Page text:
When François de Réauville decided to build his private mansion in 1715, he commissioned the architect Robert de Cotte to draw up plans for the garden of the Hôtel de Caumont in the classic style of the period: immaculate geometric lines, pursuit of symmetry, open perspective, water parks... all hallmarks of so-called “French gardens”.
Culturespaces undertook the reconstruction of the upper and lower gardens in the spirit of the venue, with the help of archives containing the original plans made by Robert de Cotte. In these gardens flourish plants typical of mansion gardens at Aix in the eighteenth century: among the most common species are laurel and boxwood. There are also acacia (false-acacia from North America, established in France in 1601 by Jean Robin), cypress, yew, lime tree, lilac, red and silver maple, and other plants that are emblematic of the region: the green oak, the agapanthus and the hackberry from Provence. Hornbeam, mulberry, ivy and magnolia complement this fine diversity of plants.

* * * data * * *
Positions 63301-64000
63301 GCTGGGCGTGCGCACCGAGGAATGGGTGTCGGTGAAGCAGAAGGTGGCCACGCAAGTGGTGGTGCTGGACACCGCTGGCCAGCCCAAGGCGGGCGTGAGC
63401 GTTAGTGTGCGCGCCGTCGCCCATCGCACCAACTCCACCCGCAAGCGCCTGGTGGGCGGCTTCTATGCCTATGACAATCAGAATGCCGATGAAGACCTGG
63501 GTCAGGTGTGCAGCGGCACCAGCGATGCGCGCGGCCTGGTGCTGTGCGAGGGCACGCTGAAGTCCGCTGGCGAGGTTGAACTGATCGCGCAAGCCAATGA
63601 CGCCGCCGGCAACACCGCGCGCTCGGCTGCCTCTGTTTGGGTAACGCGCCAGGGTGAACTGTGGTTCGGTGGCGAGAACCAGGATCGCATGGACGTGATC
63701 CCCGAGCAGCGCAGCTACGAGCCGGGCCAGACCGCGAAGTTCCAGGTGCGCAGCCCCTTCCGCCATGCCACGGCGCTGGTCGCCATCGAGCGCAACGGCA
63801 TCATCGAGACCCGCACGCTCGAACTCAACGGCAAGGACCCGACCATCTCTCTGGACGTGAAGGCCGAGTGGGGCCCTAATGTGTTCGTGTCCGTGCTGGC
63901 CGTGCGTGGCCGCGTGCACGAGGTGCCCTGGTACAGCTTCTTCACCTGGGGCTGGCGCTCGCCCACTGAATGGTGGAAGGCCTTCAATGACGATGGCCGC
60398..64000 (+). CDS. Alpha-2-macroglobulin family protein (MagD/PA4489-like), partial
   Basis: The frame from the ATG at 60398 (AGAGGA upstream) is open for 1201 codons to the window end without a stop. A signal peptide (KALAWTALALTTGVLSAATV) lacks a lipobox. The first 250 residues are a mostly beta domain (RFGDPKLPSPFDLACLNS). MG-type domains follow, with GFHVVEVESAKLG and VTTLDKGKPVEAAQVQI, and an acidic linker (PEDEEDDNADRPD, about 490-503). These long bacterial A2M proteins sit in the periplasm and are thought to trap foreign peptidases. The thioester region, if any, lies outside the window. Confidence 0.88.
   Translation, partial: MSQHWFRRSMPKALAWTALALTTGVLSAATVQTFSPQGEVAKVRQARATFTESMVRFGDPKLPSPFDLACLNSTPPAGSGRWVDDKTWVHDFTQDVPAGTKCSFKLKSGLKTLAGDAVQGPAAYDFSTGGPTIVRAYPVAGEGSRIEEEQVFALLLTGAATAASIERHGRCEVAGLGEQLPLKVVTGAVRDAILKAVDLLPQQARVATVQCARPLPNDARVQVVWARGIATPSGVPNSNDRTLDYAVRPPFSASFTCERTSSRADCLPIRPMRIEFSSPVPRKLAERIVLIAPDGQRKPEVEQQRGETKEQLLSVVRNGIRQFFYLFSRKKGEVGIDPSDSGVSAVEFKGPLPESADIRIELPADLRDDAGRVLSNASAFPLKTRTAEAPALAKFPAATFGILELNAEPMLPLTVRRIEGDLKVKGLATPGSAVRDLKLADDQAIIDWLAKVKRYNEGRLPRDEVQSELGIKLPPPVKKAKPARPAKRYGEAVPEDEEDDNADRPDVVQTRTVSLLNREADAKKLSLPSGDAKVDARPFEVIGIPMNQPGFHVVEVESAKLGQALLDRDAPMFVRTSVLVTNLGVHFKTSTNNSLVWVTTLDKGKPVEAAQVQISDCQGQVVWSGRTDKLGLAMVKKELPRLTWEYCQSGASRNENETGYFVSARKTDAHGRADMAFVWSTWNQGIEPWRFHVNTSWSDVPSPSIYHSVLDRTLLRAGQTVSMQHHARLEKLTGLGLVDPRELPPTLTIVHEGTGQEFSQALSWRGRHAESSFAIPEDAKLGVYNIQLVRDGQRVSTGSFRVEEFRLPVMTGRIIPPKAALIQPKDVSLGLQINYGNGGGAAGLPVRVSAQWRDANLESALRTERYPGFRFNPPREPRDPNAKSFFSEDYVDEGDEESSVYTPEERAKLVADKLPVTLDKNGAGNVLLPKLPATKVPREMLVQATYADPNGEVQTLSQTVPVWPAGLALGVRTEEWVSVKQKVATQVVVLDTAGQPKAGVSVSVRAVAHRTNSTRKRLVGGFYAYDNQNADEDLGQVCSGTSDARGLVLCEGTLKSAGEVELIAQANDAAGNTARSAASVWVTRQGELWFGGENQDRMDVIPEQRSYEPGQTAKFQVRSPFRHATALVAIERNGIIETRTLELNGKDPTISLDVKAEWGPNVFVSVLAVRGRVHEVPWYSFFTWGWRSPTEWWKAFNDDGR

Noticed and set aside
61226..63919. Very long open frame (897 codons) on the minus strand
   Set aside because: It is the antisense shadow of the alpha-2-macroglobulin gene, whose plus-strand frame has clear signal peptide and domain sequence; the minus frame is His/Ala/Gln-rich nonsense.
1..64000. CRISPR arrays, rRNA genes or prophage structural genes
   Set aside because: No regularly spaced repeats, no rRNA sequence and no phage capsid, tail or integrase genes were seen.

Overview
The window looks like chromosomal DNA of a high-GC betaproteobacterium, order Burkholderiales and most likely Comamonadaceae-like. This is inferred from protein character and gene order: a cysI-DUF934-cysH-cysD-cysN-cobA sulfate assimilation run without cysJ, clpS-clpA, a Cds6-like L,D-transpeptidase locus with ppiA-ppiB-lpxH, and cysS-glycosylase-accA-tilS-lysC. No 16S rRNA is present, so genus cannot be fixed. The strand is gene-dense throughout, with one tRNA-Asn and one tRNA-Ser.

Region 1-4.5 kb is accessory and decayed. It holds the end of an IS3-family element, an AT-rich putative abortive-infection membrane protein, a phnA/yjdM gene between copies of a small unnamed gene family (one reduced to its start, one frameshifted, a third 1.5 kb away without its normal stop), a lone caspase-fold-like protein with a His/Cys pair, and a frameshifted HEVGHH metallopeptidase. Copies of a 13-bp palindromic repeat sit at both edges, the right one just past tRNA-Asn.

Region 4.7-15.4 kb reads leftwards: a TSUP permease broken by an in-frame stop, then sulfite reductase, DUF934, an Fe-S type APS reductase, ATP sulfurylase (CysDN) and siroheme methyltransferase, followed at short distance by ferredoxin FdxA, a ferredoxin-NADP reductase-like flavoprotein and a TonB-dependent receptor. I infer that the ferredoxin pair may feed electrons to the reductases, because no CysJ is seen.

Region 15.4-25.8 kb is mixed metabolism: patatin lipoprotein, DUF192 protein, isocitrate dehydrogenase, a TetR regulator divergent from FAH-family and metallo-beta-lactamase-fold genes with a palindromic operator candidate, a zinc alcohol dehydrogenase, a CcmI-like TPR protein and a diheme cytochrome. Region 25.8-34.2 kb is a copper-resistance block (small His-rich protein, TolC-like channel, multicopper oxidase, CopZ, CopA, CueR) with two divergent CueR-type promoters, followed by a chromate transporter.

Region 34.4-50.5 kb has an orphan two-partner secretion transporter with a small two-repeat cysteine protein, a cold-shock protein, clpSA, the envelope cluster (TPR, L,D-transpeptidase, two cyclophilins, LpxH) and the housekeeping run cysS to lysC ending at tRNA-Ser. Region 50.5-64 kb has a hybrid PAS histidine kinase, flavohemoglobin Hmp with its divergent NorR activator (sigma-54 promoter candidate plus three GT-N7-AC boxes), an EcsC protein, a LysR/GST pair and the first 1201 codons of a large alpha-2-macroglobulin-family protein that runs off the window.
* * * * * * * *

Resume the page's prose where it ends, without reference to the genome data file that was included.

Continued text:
The upper garden parterre features a lawn punctuated with round boxwood shrubs around a circular ornamental pond.
It opens into a pleasant view over the garden below. The lower garden is surrounded by an evergreen oak and yew double hedge. They frame boxwood hedges modelled after the original pattern designed by Robert de Cotte for the mansion. Beyond, the eye is drawn to the Fontaine des Trois-Tritons (Fountain of the Three Tritons), sculpted out of Estaillades stone. These tritons, like dolphins, are mythical creatures and the allies of the gods, and particularly Neptune, god of the sea.